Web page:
Native Sons Fishing Guides, Central Florida & Indian River Lagoon Fishing Charters

March 28, 2011 – March Madness in Merritt Island

The fishing along the central east coast of Florida does not take a back seat to the NCAA basketball tourney with our own version of March Madness. The fishing this time of year is awesome with outstanding balmy weather and aggressively hungry fish. We had a number of great charters over the past several weeks including the following individual accounts.

Late morning conditions this past week have provided good sight-fishing for redfish and black drum.  Drew Lowery spent a morning sight-fishing with Capt. Peter along the flats of the Banana River Lagoon near Cocoa Beach.  Casting at schools of black drum and redfish in the clear water made for a fun day on the water.  Pictured is Drew with a hefty red.


Jack Chamblin of Merritt Island and his grandson Nick from Chicago decided at the last minute to take advantage of the outstanding spring weather and do some serious Banana River fishing. Since Jack lives on the river Capt. Rocky picked up the duo on his dock and planned to fish productive shorelines within easy wading distance of Jack’s home. An unusual early morning dense fog settled in and changed plans a bit and the charter started with fishing for trout. After several fine trout the fog lifted allowing the hunt to begin. The grandfather and grandson pair hooked up immediately on a double (pictured below). A number of other reds were added as the morning progressed capped by the big red being held by Nick in the following picture.  



David, his son Brandon, and his nephew Bo spent an afternoon with Capt. Peter on the Banana River.  The main goal of the trip was to get Bo, visiting from Kentucky, hooked up to some of Florida’s famous “bull-reds”.  Fishing the grassflats with live mullet, the anglers landed 14 redfish and one trout (not to mention a “trash-fish slam” – a pufferfish, stingray, and catfish).  The goal was achieved as Bo bested a big red at the end of the day while Brandon did the same with a great double-header.

George Littrell returned to Cocoa Beach last week from Maryland in time to do some fishing with Capt. Rocky before his next trip back. Opting to join Rocky to assist in the daily ritual of catching the bait, the charter started pre-dawn. (It was a real pleasure having someone along to help with this chore.) Pushing south of Ramp Road the charter commenced with some early trout action. After catching a half dozen it was time to wake up the late rising redfish. A number of reds were caught over the ensuing hours. The charter ended with sight-fishing redfish in the full sun and clear waters. Pictured below is George holding one his ‘concrete blocks.’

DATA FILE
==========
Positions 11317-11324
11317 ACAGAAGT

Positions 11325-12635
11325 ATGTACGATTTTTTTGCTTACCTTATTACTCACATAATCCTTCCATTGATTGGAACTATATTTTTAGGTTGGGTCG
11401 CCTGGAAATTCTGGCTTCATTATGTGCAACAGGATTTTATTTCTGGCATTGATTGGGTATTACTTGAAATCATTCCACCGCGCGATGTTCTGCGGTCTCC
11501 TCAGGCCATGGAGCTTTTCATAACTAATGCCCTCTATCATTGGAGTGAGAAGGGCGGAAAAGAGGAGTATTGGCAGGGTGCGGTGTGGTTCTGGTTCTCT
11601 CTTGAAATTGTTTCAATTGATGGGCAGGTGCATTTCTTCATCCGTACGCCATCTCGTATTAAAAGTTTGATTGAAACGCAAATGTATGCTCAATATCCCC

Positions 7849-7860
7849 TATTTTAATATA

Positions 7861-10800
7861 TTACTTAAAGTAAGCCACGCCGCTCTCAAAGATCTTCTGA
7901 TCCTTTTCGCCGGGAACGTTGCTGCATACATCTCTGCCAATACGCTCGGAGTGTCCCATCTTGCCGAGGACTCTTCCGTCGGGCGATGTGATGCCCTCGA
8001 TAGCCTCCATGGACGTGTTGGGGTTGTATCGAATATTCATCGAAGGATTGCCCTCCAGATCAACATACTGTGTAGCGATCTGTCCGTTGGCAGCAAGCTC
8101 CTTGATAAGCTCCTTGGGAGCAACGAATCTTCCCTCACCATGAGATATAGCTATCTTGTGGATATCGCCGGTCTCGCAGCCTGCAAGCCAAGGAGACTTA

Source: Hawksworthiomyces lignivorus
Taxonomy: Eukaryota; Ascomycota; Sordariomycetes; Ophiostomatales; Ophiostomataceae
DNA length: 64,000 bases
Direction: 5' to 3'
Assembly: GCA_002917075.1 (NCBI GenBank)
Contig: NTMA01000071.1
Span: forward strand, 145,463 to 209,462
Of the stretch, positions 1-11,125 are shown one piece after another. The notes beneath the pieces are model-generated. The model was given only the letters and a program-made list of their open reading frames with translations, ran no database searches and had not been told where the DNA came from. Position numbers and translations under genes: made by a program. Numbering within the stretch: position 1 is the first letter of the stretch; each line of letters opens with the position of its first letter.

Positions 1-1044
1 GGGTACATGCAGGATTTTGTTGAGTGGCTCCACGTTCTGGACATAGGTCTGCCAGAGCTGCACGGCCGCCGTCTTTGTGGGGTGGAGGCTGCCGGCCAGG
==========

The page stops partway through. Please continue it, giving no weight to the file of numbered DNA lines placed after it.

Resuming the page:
C.R. Hall celebrated his birthday out on the water this week with Gidget and his mom, Mami.   Due to the conditions, Capt. Peter opted to take the anglers out during the afternoon instead of the usual morning routine.  Capt. Peter quietly polled up to and around mangrove Islands and along grassflats while the trio fished along the edges of the flats and along the sandbars.  The trio caught six reds up to 32 inches and five trout up to 24 inches. 


Capt. Peter spent some time down in Fort Pierce last week with tournaments and a couple of guide trips.  One of those trips was spent guiding John, an avid bass angler from Okeechobee.  John wanted to fish for trout and reds with artificials.  The early morning top-water bite produced some good surface strikes.  Once the fish quit hitting off of the surface, spoons became the lure of choice.  Dragging the spoon across sandbars in the clear water had the best results.  Mike caught a bunch of trout up to 22 inches, some redfish, and bluefish during his time on the water.  Switching from bait to artificials can be fun every now and again – especially in areas like Fort Pierce where there is such a variety of fish.  There’s nothing like watching a big trout explode on a topwater lure in the golden, morning light.

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